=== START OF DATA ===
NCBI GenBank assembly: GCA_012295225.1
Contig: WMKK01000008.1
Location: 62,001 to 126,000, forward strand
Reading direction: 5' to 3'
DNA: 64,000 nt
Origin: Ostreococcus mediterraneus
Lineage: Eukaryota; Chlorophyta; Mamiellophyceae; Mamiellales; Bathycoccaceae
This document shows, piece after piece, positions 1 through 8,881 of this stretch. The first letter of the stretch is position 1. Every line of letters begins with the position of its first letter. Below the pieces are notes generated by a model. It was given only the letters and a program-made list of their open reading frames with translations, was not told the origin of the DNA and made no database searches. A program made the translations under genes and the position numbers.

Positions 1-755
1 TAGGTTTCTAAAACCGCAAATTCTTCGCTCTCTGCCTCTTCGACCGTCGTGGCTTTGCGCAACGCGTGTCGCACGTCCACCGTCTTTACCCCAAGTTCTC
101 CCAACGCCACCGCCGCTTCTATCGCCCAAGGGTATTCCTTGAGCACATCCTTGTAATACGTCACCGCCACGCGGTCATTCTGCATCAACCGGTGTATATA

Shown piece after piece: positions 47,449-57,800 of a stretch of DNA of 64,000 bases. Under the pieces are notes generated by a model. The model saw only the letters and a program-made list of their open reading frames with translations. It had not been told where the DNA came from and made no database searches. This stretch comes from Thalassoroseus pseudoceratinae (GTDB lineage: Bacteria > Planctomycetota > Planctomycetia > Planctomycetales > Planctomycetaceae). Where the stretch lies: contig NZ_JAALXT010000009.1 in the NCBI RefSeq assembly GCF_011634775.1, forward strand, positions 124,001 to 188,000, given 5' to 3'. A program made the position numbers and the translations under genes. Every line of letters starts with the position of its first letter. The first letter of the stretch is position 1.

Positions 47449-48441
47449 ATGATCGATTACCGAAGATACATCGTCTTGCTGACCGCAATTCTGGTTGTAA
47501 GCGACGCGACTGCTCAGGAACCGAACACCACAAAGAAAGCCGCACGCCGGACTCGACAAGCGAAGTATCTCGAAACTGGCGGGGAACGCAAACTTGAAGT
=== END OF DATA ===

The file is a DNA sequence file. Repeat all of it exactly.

NCBI GenBank assembly: GCA_012295225.1
Contig: WMKK01000008.1
Location: 62,001 to 126,000, forward strand
Reading direction: 5' to 3'
DNA: 64,000 nt
Origin: Ostreococcus mediterraneus
Lineage: Eukaryota; Chlorophyta; Mamiellophyceae; Mamiellales; Bathycoccaceae
This document shows, piece after piece, positions 1 through 8,881 of this stretch. The first letter of the stretch is position 1. Every line of letters begins with the position of its first letter. Below the pieces are notes generated by a model. It was given only the letters and a program-made list of their open reading frames with translations, was not told the origin of the DNA and made no database searches. A program made the translations under genes and the position numbers.

Positions 1-755
1 TAGGTTTCTAAAACCGCAAATTCTTCGCTCTCTGCCTCTTCGACCGTCGTGGCTTTGCGCAACGCGTGTCGCACGTCCACCGTCTTTACCCCAAGTTCTC
101 CCAACGCCACCGCCGCTTCTATCGCCCAAGGGTATTCCTTGAGCACATCCTTGTAATACGTCACCGCCACGCGGTCATTCTGCATCAACCGGTGTATATA

Shown piece after piece: positions 47,449-57,800 of a stretch of DNA of 64,000 bases. Under the pieces are notes generated by a model. The model saw only the letters and a program-made list of their open reading frames with translations. It had not been told where the DNA came from and made no database searches. This stretch comes from Thalassoroseus pseudoceratinae (GTDB lineage: Bacteria > Planctomycetota > Planctomycetia > Planctomycetales > Planctomycetaceae). Where the stretch lies: contig NZ_JAALXT010000009.1 in the NCBI RefSeq assembly GCF_011634775.1, forward strand, positions 124,001 to 188,000, given 5' to 3'. A program made the position numbers and the translations under genes. Every line of letters starts with the position of its first letter. The first letter of the stretch is position 1.

Positions 47449-48441
47449 ATGATCGATTACCGAAGATACATCGTCTTGCTGACCGCAATTCTGGTTGTAA
47501 GCGACGCGACTGCTCAGGAACCGAACACCACAAAGAAAGCCGCACGCCGGACTCGACAAGCGAAGTATCTCGAAACTGGCGGGGAACGCAAACTTGAAGT